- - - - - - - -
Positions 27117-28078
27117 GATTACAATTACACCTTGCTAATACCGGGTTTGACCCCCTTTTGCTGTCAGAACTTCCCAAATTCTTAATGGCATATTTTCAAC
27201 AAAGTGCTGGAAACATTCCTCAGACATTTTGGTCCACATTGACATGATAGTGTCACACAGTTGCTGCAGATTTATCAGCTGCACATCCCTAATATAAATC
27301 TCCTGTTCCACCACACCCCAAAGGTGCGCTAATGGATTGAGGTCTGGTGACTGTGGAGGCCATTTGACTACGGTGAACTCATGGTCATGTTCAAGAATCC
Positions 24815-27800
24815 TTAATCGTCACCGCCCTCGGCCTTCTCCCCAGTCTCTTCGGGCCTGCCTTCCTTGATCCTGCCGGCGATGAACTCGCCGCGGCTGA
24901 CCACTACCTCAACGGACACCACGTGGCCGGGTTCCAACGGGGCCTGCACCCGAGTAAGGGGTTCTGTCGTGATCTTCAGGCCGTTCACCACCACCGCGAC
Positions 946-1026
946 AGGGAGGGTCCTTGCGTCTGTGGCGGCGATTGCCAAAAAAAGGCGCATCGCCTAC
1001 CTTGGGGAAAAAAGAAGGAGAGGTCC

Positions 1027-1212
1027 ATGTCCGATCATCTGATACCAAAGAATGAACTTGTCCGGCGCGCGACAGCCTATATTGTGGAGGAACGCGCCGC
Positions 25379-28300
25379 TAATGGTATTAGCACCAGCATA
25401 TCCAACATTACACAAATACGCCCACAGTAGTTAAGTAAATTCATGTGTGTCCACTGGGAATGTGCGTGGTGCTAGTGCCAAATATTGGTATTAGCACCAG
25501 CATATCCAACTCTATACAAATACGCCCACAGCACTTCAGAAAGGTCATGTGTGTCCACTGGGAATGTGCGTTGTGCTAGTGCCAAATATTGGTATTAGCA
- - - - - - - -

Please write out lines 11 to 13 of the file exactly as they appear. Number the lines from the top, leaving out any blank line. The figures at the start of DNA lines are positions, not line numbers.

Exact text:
Positions 1027-1212
1027 ATGTCCGATCATCTGATACCAAAGAATGAACTTGTCCGGCGCGCGACAGCCTATATTGTGGAGGAACGCGCCGC
Positions 25379-28300